Linked by Thom Holwerda on Thu 30th Aug 2012 09:16 UTC
Hardware, Embedded Systems Just driving yesterday's point home some more: "The Lilith was one of the first computer workstations worldwide with a high-resolution graphical display and a mouse. The first prototype was developed by Niklaus Wirth and his group between 1978 and 1980 with Richard Ohran as the hardware specialist. [...] The whole system software of the Lilith was written in Modula-2, a structured programming language which Wirth has developed at the same time. The programs were compiled into low-level M-Code instructions which could be executed by the hardware. The user interface was designed with windows, icons and pop-up menus. Compared with the character based systems available at that time, these were revolutionary metaphors in the interaction with a computer." Jos Dreesen, owner of one of the few remaining working Liliths, wrote a Lilith emulator for Linux.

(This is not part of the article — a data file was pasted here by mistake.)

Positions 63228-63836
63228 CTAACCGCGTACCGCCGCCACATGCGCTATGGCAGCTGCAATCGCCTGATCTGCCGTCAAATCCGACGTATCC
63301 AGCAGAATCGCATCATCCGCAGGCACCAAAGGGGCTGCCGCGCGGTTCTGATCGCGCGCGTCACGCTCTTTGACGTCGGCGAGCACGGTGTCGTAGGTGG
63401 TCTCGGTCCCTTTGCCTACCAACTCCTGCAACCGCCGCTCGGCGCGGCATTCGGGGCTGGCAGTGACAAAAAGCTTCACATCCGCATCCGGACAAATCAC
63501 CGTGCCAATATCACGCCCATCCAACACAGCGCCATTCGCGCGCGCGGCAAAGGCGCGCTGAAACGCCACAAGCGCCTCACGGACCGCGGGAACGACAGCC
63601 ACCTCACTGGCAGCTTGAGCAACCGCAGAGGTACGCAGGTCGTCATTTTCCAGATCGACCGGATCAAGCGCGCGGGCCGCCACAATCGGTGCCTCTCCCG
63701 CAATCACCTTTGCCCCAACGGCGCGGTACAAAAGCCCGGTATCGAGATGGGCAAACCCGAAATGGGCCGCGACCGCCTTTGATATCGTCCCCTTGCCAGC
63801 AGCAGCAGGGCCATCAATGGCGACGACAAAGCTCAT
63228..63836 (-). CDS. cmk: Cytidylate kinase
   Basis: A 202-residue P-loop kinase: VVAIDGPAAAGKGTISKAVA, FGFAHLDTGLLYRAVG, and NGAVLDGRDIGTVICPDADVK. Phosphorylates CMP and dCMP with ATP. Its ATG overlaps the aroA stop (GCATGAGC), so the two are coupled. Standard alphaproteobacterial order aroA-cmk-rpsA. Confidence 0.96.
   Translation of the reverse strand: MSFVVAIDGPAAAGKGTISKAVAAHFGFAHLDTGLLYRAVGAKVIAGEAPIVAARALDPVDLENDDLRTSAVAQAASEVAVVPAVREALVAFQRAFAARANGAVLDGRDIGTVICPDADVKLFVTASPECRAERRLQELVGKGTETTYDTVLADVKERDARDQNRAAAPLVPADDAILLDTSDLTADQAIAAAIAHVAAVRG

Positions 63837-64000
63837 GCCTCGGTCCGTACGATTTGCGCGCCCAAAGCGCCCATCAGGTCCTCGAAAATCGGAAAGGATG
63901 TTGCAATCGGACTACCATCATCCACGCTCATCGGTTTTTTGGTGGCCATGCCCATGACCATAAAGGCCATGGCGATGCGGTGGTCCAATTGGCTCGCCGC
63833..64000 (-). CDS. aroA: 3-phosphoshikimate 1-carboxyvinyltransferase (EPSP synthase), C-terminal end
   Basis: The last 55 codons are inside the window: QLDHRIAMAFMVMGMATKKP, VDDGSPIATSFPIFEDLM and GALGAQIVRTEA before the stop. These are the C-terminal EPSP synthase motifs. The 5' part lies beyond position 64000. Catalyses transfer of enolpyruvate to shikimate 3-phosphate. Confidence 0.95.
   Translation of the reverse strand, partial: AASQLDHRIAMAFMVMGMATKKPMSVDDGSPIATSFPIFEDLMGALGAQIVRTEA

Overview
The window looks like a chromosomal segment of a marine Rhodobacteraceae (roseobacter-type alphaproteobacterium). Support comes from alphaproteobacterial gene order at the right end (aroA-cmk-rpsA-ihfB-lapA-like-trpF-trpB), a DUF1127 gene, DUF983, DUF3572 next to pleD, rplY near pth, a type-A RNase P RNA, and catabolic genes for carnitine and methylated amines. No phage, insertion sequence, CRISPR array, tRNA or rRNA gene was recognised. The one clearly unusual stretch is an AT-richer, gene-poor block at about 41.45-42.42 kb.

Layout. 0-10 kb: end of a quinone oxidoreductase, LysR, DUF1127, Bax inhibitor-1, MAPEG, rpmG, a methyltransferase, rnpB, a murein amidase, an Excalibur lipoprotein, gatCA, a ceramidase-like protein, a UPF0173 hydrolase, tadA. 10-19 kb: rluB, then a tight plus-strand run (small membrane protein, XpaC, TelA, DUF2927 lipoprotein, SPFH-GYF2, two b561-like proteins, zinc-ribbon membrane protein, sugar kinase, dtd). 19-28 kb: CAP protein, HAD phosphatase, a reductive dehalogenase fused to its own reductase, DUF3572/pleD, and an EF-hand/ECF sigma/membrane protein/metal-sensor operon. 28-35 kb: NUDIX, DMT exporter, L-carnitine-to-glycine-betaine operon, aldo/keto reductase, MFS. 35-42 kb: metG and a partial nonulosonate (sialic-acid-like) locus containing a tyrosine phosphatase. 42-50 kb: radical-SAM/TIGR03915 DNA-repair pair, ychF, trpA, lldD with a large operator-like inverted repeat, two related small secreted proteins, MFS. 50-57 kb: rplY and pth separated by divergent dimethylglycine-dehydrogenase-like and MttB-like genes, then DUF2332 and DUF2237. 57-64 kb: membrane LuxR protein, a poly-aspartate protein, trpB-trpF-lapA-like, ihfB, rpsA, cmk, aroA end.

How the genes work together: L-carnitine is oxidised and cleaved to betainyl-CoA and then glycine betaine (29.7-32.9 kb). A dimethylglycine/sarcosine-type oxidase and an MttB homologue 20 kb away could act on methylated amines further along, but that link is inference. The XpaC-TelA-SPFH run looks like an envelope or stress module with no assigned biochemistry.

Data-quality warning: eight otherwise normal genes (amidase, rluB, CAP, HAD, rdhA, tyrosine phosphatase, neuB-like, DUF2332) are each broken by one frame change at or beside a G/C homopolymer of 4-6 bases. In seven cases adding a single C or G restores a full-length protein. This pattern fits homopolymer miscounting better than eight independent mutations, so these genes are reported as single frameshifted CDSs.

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RE: What this reminds me of
by Megol on Thu 30th Aug 2012 18:35 UTC in reply to "What this reminds me of"
Megol
Member since:
2011-04-11

Apple wasn't the only company being inspired by earlier GUI projects. The time was right as memory costs sunk to a level making bitmap graphics possible and processor power increased enough to make redraws reasonably fast. The basic idea for the GUI existed in the 50ies.

Implying that Apple did something technically unique is just plain ignorance. If Apple didn't do a home computer GUI then one of the other companies developing GUIs in parallel with Apple would be known as "the first".

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